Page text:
As you’re browning the meat, chop your onions and celery into a medium dice, and roughly chop your tomatoes. Peel and mash your garlic cloves. Then mince them as small as you can. Chop chili peppers and jalapenos, and get rid of the seeds. Place all of that in a large slow cooker and turn the cooker to HIGH.
Add the beef stock and the spices. Stir everything up to get it happy, and let it all get to know each other while you continue to brown the meat. (Do I have to tell you to put the lid on?)
As each cube of meat is done on all sides, put it in the crock pot. Once it’s all in there, sprinkle two or three generous pinches of salt over the whole thing and walk away. Wait! Put the lid back on; then walk away.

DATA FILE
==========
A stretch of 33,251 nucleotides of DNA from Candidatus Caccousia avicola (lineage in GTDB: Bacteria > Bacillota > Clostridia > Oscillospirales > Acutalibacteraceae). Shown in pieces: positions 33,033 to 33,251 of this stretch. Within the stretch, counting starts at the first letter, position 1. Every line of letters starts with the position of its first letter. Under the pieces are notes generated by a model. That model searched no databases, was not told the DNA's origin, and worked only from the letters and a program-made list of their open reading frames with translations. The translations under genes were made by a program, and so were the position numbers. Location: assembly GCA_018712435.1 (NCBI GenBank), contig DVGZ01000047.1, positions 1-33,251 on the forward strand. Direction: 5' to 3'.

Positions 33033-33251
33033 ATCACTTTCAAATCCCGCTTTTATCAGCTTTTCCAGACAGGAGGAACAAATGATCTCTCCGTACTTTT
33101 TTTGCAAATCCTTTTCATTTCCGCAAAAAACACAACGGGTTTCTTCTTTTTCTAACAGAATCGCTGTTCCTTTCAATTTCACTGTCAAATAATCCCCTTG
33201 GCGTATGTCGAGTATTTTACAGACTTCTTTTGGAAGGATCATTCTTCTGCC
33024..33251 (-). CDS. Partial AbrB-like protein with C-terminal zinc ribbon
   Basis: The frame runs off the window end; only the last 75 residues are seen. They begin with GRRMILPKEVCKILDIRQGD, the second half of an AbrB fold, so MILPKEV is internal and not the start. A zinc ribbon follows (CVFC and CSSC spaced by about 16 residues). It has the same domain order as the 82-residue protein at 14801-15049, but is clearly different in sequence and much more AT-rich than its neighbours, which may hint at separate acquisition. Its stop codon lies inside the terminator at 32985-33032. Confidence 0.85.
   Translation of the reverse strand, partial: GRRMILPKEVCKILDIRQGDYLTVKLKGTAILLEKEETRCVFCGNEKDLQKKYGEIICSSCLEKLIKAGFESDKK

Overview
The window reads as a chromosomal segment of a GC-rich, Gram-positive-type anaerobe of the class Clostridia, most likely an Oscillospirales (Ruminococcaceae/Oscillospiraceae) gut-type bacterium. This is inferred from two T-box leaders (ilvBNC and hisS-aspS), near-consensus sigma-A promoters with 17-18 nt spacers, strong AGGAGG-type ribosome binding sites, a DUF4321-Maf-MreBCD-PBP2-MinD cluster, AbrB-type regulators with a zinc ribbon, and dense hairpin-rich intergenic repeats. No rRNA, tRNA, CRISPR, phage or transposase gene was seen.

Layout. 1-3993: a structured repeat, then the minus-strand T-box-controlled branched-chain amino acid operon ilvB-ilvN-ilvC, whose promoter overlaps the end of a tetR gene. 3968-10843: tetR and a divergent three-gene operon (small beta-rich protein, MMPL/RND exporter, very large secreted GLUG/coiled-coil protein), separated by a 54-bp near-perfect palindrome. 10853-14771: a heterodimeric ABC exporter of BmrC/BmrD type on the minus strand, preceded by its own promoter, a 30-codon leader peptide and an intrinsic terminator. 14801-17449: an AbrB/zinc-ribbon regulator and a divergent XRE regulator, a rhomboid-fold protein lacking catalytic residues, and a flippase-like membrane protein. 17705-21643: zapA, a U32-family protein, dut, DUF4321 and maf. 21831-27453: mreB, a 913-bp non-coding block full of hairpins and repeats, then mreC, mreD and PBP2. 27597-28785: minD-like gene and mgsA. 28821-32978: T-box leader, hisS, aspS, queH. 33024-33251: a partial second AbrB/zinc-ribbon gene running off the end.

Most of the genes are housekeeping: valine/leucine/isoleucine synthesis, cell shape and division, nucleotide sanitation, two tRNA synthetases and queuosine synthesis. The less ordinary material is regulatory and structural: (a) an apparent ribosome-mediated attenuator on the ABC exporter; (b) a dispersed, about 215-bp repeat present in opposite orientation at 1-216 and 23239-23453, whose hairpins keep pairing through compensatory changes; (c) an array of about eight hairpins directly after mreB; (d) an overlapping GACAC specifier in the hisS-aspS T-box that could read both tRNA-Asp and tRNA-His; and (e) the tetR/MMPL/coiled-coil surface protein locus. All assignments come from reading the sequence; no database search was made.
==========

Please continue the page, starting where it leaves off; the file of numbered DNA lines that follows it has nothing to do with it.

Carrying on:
Let everything go for about another hour, then turn slow cooker to LOW. Leave it alone for the rest of the day – at least six hours. But more is better.
About an hour before you intend to serve your meal, take two forks and start shredding. If necessary, you can remove the meat from the slow cooker and do the shredding on a cutting board or other clean surface, then return it to the slow cooker. Taste a shred or two – it’s your right and responsiblity – and add more salt if needed.
By now, you should be able to turn the slow cooker to WARM. Just stir everything up and let the shredded meat bathe in all those juices and get really happy. Use a slotted spoon to remove meat when ready to serve.
As I said in the beginning, this is even better with buffalo than it is with beef. Sure, doing it with a beef brisket is amazing, but if you want to go all the way to AWESOME, and/or go all-out authentic for a Native American dish, do it with the buffalo. You could also do it with elk or venison, but the buffalo is the reigning king for this recipe.